Polaris Ranger 500 VS Honda Pioneer 500
When it comes to utility side-by-sides, there are 2 models on the market that are really catching consumers attention. These models are the Polaris Ranger and the Honda Pioneer. First introduced in 1999, the Ranger has always been the stalwart of the segment, generally being the first UTV on its class to make previously optional gear standard equipment.
Because of this and several other factors, the Ranger has always been one of the top-selling utility vehicles among both enthusiasts and farmers alike. But it is facing some stiff competition, namely in the form of the Honda Pioneer. Recently introduced a few years ago, the Pioneer’s combination of rugged and reliable components, charismatic 475cc liquid-cooled engine, and double wishbone suspension at the front and back is definitely stealing some of the Ranger’s customers away.
And so to really know which is the better choice, I decided to test both of them at different terrains and situations, including some really hardcore trails and more casual environments such as my backyards. And what I have found that they both have their pros and cons and the choice will depend a lot on what you are looking to do with the UTV. Below I talk a little bit more about those pros and cons, and which ride is best for you.
The Polaris Feels Faster On A Straight Line
When it comes to straight line performance, the Polaris is the undisputed winner here. While both UTVs on this comparison are primarily made with utility in mind, consumers have really demanded better and better acceleration rates from them and so their engines have gotten bigger and more powerful. Polaris in particular has been upping the power every few years because of the competition on the segment, culminating with a 500cc Pro-Star engine, rumored to have significantly more ponies than the official figure of 32 HP.
I had the opportunity to drag race both of these models, and the Polaris slightly outperformed the Pioneer, which is no wonder given that the Honda only has 29 HP. The Honda wasn’t exactly a slouch either though, and it stayed close to the Polaris tail right until the end of the race.
Most people buying these models don’t even buy them because of the straight line performance, so this might not even be a consideration if you are comparing the two. it’s just something to keep in mind if fast acceleration is important to you.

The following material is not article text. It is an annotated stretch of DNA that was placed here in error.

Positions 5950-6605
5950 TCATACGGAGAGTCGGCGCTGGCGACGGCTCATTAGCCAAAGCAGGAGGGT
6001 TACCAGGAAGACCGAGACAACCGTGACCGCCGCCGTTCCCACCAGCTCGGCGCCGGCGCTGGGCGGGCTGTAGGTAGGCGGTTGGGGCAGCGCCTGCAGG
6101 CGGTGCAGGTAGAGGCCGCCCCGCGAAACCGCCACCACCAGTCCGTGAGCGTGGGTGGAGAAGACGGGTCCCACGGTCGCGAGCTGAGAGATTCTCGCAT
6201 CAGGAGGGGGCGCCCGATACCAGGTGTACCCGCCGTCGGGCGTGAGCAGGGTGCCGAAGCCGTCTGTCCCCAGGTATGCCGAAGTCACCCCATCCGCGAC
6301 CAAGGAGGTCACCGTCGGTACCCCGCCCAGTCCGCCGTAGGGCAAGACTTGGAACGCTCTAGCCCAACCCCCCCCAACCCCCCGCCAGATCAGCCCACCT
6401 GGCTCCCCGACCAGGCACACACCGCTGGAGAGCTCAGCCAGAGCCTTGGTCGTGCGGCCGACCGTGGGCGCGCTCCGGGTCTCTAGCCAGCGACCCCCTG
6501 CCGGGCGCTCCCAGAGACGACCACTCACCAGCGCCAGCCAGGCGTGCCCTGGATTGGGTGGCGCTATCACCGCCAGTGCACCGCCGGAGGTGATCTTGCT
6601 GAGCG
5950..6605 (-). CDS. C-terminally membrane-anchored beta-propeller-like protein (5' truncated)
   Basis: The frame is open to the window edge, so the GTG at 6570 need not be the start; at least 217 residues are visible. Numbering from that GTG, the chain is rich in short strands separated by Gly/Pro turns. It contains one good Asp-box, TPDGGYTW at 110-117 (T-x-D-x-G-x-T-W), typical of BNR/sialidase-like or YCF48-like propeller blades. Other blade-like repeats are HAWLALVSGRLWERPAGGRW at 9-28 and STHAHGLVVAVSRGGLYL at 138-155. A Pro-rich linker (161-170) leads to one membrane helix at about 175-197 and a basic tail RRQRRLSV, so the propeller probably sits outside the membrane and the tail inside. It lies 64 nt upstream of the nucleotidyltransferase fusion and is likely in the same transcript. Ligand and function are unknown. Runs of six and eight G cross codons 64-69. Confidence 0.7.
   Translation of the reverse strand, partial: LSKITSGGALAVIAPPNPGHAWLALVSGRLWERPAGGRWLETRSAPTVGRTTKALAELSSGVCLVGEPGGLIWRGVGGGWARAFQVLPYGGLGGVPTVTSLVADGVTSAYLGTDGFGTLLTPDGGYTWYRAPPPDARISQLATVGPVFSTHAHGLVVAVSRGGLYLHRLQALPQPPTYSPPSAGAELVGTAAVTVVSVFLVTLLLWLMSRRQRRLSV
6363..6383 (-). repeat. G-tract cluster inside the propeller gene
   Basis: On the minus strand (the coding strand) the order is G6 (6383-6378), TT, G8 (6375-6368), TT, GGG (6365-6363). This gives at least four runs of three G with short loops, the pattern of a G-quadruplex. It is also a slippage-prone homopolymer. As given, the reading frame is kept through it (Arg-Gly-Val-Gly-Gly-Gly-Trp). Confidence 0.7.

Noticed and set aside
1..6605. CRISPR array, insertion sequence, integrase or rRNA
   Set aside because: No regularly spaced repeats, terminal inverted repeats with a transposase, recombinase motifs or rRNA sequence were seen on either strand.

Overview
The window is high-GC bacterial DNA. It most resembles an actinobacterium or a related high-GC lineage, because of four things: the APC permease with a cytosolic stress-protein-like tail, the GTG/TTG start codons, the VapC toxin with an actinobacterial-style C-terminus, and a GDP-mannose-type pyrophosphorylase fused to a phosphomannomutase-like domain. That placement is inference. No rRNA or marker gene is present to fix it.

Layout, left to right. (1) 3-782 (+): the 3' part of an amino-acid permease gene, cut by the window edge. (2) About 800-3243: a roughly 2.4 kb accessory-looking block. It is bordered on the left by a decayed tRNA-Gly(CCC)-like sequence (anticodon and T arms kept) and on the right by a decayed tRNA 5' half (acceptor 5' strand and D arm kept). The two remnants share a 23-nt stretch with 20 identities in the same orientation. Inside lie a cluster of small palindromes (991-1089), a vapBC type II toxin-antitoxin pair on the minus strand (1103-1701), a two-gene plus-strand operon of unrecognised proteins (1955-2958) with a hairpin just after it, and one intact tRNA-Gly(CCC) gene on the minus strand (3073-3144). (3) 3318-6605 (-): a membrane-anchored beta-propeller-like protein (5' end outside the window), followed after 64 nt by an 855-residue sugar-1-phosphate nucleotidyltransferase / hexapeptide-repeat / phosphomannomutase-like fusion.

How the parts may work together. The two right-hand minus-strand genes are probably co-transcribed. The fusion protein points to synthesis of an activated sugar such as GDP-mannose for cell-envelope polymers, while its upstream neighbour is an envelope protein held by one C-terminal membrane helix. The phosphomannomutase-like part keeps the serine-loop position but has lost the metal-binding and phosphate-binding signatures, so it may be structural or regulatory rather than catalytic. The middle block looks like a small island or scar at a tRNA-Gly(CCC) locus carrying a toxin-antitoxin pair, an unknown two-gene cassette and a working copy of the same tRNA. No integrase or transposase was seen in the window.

The Polaris Has More Aftermarket Support
Those riders that are going to be modding the suspension or installing LED lights will prefer the Ranger over the Pioneer. The Ranger is the more popular UTV after all, this means that aftermarket parts are going to be everywhere. There are some mods available for the Ranger that are not available for the Pioneer, like some special waterproof sound system and suspension shocks, among other things.
Since the Honda is less popular, getting aftermarket mods is going to be a little bit harder, and they are going to be more expensive too. If you are going to add new wheels to your UTV or install a new roll cage, then the Ranger might be the better choice. but if you are going to be leaving your machine stock, then stick to the Honda.
The Polaris Feels More Premium And Polished
This is pretty typical of Polaris Products: they feel super high-quality and premium. the first time that I jumped into a Polaris UTV, it felt much more expensive than what the price suggested, and the same thing happens with the Ranger. While this is a work UTV and you are going to find hard plastics on the dash, the contoured seats, the steering wheel and the pedals all denote high quality. The seats are comfortable and well bolstered, and in general the Ranger feels much more expensive than what the price suggests.
The Honda isn’t sloppy, but the fit and finish isn’t up to the Ranger’s levels. There are some panels with fitment issues, and it rattles a little bit more than the Ranger at high speeds. It isn’t anything dramatic, but just something to keep in mind.
The Polaris Feels More Modern
This can be a pro or a con depending on which type of buyer you are. The Ranger is the more technologically advanced machine, with a myriad of features such as adjustable tilt steering, turf mode, and a dump box that the Honda doesn’t have. however, the technological advancement might be a pro or a con depending on which type of buyer you are. More technology means that there are more things that can break, that might be a dealbreaker for some.